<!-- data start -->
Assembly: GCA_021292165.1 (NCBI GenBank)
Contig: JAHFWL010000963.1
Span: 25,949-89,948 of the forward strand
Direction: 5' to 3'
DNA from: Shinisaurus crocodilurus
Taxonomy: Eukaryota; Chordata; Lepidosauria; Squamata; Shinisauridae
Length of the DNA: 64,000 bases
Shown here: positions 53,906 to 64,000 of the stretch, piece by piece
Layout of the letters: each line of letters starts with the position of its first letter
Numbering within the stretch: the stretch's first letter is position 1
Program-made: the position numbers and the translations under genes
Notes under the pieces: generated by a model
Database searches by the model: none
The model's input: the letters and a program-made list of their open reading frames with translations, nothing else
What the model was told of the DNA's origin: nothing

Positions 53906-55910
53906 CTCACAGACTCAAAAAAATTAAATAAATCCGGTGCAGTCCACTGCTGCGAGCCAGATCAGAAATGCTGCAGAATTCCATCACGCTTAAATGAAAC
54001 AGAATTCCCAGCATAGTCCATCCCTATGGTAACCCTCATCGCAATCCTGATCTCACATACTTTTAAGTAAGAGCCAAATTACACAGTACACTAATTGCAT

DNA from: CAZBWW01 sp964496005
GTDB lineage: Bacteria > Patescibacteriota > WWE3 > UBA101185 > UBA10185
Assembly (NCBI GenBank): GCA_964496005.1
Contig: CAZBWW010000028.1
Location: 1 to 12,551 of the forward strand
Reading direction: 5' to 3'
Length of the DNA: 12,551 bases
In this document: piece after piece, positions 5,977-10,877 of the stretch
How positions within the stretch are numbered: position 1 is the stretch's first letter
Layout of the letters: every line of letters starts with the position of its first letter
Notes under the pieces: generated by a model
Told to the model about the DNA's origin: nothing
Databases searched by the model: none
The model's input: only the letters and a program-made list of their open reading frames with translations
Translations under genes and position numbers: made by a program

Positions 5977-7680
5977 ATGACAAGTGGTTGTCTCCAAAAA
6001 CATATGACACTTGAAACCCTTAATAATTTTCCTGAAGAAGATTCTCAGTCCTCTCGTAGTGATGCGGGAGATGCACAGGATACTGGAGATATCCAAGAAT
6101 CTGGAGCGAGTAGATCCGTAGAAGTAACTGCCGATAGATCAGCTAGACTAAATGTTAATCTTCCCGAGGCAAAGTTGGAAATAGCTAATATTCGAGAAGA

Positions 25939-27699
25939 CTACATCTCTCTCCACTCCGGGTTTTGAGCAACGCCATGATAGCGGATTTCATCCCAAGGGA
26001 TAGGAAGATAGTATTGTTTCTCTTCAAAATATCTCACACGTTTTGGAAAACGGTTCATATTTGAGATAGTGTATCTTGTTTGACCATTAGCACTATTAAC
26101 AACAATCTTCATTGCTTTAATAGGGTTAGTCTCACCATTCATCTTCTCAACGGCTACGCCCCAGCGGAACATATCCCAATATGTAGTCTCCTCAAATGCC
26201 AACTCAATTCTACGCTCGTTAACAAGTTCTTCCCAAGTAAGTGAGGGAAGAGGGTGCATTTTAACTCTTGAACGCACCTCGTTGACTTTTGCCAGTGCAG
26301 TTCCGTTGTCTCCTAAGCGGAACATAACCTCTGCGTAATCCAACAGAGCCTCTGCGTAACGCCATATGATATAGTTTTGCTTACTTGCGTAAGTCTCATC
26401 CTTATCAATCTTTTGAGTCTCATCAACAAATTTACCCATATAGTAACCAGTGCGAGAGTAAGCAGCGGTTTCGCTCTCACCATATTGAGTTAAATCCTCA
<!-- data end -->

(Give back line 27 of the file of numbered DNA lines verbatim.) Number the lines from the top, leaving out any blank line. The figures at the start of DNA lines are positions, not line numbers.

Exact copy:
How positions within the stretch are numbered: position 1 is the stretch's first letter